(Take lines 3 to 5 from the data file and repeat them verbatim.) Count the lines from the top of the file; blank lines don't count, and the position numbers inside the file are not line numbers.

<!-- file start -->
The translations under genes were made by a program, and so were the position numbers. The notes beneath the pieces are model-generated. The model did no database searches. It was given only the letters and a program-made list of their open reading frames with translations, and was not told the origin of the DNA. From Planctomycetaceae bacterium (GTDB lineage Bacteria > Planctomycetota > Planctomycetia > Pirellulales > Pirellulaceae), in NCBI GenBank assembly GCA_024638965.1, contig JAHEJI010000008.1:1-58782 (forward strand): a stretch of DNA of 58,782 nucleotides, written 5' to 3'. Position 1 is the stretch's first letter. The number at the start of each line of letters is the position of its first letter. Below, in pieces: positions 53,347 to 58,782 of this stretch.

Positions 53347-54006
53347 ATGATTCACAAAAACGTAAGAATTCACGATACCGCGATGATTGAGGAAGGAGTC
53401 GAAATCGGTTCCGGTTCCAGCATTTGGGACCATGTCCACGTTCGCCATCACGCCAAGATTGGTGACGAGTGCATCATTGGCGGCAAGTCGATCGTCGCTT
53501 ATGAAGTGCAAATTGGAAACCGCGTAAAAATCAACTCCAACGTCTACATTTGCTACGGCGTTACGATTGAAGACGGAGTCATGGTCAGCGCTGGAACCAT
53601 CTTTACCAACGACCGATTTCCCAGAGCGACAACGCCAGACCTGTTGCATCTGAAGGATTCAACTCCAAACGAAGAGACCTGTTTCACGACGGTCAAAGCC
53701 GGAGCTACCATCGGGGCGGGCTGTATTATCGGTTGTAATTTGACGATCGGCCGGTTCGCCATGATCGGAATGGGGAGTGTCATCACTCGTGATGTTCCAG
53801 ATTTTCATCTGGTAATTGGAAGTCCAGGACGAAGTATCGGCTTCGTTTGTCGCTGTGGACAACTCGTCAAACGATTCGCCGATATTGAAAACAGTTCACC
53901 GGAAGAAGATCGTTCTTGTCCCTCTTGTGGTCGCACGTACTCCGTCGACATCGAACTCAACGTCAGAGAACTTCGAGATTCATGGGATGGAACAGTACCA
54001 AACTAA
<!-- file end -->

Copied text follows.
53347 ATGATTCACAAAAACGTAAGAATTCACGATACCGCGATGATTGAGGAAGGAGTC
53401 GAAATCGGTTCCGGTTCCAGCATTTGGGACCATGTCCACGTTCGCCATCACGCCAAGATTGGTGACGAGTGCATCATTGGCGGCAAGTCGATCGTCGCTT
53501 ATGAAGTGCAAATTGGAAACCGCGTAAAAATCAACTCCAACGTCTACATTTGCTACGGCGTTACGATTGAAGACGGAGTCATGGTCAGCGCTGGAACCAT